May fears breakup of UK
Who, in their right mind, would buy a house and fail to inspect the property for two years afterwards? Nobody, you might say but that’s exactly what the Tory government have done, propped-up by their DUP Brexit allies. Now, two years after the EU referendum debate and over a year after issuing the Article 50 notice, the Tory cabinet has divided into factions arguing furiously over the ways and means by which the UK might extract itself from the EU. If you think that debate should have happened before the referendum vote, or the Article 50 notice, there is a good chance you will be accused of being an “enemy of the people”, or “unpatriotic” by Tory Brexit fanatics who still refuse to acknowledge evidence or reason.
The DUP are in a very curious position, pushing for a destructive break with Europe at great risk for their constituents. The DUP claim EU exit will not require any new infrastructure or delays at the Irish border, despite masses of evidence to the contrary. Sinn Fein are content to let their old foes march blindly towards the precipice, knowing that the DUP’s unstinting support for Brexit nudges Northern Ireland towards unification with the rest of Ireland.
The Tories engineered an advisory referendum on EU membership, for internal party reasons, with no planning or consideration of the impact of a vote to leave. The fact that government ministers still cannot decide whether Brexit means remaining in the customs union or adopting a speculative, untested and scarcely defined, high-tech customs partnership strongly implies no real decision has been made, almost two years after the referendum. Some government ministers assert that retaining any links with the customs union would mean effectively remaining within the EU, without the full benefits of membership. If that is correct we must take it that the decision to leave the EU is still in serious doubt.
It’s now clear, even to many leave voters, the referendum was obscured by lies and promises that cannot be delivered. Promises like; the easiest trade deal in history, £350million p.w. for the NHS, cost free open market trade with Europe after Brexit and no negative consequences of leaving, are exposed for what they were; dishonest abuse of voters trust.
The government has run out of ways of fudging difficult choices, the Prime Minister’s favourite tactic, as the self-imposed deadline for EU withdrawal approaches. Ministers must acknowledge facts and reason, but the extravagant promises made by leave campaigners during the referendum campaign are simply undeliverable. The government must choose between some highly unpalatable options very soon.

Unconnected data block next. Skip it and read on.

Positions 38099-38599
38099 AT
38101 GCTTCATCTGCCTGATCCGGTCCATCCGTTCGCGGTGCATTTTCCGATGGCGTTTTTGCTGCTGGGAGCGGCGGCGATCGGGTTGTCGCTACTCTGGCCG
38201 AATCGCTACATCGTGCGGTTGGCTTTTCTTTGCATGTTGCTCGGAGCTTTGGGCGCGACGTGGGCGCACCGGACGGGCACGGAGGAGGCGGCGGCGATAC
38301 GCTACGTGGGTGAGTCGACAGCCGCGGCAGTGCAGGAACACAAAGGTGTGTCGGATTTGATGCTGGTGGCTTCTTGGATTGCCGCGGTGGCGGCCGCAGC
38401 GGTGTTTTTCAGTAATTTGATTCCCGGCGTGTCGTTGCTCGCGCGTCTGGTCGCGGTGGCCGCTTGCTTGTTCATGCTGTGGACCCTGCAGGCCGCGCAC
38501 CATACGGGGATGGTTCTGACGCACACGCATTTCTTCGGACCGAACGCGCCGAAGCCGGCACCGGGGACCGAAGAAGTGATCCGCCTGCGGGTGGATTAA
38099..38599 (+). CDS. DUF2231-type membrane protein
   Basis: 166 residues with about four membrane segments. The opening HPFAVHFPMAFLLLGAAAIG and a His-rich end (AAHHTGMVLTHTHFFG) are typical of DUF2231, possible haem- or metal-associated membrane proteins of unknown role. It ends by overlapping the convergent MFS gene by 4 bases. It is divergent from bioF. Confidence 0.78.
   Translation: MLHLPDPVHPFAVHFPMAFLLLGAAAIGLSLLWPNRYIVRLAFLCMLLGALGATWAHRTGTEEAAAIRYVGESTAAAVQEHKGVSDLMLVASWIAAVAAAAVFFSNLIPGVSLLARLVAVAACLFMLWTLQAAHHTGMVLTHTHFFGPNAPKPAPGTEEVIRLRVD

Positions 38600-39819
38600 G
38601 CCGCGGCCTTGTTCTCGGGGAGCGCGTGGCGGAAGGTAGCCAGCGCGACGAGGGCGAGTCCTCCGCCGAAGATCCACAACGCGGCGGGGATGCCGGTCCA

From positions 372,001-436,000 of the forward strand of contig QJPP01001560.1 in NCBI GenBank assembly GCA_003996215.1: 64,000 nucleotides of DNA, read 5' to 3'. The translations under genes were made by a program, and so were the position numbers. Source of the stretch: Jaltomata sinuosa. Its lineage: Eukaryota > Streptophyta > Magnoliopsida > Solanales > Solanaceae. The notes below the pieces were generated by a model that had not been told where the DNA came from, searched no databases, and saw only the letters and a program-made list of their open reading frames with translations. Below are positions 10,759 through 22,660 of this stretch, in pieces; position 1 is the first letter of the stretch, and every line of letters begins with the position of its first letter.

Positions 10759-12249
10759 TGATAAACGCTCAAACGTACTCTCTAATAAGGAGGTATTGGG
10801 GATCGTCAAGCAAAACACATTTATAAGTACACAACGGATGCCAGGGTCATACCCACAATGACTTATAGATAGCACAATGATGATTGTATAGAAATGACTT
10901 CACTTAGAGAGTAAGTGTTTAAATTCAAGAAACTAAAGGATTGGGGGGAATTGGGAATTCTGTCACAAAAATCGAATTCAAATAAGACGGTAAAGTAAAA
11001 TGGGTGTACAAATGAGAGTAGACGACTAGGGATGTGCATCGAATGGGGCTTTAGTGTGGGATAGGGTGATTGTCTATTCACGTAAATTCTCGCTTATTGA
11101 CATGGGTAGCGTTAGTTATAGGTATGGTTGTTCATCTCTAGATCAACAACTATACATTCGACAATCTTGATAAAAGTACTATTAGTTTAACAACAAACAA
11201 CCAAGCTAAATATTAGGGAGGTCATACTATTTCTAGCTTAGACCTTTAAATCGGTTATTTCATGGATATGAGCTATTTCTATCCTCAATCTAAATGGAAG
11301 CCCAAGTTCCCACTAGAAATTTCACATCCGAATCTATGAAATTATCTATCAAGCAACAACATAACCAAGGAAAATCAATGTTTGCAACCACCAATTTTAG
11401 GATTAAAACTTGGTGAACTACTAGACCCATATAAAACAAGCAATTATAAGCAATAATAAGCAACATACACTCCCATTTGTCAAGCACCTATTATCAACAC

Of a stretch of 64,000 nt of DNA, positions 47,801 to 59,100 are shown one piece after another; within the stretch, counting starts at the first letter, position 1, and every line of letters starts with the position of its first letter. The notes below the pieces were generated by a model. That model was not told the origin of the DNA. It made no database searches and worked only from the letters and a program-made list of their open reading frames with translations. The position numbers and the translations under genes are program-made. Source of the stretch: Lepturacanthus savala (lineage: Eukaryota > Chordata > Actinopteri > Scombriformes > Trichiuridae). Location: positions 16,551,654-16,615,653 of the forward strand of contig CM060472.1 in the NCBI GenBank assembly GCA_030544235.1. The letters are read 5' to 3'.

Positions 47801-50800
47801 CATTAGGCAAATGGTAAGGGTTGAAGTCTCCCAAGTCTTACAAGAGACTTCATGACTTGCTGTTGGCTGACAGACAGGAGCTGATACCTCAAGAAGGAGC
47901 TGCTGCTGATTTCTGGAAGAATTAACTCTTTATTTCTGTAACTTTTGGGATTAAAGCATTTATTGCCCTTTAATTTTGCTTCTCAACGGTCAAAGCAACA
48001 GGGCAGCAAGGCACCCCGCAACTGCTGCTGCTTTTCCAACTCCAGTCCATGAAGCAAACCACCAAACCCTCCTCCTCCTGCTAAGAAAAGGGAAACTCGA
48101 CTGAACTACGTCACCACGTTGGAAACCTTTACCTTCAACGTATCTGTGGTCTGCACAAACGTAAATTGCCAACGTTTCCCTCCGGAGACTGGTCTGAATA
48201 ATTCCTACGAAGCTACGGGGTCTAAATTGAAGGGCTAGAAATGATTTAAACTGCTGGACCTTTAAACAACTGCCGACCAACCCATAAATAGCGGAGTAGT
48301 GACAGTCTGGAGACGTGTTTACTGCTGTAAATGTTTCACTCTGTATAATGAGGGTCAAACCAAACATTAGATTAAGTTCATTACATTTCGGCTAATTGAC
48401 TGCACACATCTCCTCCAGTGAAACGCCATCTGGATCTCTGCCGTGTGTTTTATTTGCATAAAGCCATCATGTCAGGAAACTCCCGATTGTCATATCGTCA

One of the central issues currently dominating cabinet discussions is the impact of Brexit on the Irish border. The border was barely mentioned during the referendum. Leave spokesmen like Daniel Hannan, Sammy Wilson and others dismissed the idea Brexit would create complications for the cross-border economy in Ireland. Justified concerns of border communities were described as “project fear”.
Now we learn, from sources reported in the London Evening Standard (editor George Osborne, Tory chancellor at the time of the EU vote), that the cabinet is hopelessly split on the border issue and some ministers believe it is insoluble. We also learn that the Prime Minister is far from confident that a border poll could be relied upon to keep Northern Ireland within the United Kingdom.
Those of us who argued that Brexit threatens the stability of Northern Ireland can now count the Prime Minister, and about half of her cabinet, among many holding similar views. It is also intriguing to see how badly misguided the DUP has been in their full-blooded support for Brexit. The Prime Minister herself is saying that withdrawal from the EU has tipped the balance of opinion in Northern Ireland away from maintenance of the Union with Great Britain, in favour of a united Ireland.
It’s hard to avoid the conclusion that despite all the noise and bluster no real decision have been made yet and, as the full impact of Brexit comes into view, there is every reason to hope this dreadful mess can be stopped before it is too late.